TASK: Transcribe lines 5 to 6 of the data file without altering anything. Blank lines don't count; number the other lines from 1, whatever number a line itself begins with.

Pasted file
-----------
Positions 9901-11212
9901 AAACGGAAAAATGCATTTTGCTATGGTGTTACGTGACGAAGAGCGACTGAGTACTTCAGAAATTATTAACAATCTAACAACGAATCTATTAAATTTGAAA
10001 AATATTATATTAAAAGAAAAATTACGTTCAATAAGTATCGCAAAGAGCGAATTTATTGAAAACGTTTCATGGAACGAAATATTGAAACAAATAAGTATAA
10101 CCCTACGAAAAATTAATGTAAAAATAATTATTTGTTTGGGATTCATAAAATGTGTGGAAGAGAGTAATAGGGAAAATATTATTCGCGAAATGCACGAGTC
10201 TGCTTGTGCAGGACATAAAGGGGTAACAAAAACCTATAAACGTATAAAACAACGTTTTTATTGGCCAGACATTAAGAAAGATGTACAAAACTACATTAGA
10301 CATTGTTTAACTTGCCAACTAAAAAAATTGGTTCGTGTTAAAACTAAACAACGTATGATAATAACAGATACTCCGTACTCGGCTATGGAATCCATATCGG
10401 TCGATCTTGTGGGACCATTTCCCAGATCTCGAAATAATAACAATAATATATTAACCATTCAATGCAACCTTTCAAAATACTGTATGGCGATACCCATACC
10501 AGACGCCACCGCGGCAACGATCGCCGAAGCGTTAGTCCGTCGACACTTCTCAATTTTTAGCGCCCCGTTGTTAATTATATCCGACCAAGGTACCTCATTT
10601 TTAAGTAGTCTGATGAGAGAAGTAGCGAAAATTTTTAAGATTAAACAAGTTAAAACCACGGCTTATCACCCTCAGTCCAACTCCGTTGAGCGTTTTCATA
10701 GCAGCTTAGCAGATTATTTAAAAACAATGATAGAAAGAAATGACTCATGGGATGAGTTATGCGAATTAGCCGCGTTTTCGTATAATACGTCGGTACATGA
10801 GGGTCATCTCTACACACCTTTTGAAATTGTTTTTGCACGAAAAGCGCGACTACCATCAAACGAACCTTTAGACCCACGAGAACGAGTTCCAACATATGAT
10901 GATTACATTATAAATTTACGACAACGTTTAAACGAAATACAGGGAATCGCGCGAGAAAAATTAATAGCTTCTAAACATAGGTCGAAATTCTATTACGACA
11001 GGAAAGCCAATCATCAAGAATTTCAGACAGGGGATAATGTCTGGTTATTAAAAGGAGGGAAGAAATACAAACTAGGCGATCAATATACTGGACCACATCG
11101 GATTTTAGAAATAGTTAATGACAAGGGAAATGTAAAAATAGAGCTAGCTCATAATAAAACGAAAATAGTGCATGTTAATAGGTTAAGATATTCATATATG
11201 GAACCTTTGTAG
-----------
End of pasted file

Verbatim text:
10201 TGCTTGTGCAGGACATAAAGGGGTAACAAAAACCTATAAACGTATAAAACAACGTTTTTATTGGCCAGACATTAAGAAAGATGTACAAAACTACATTAGA
10301 CATTGTTTAACTTGCCAACTAAAAAAATTGGTTCGTGTTAAAACTAAACAACGTATGATAATAACAGATACTCCGTACTCGGCTATGGAATCCATATCGG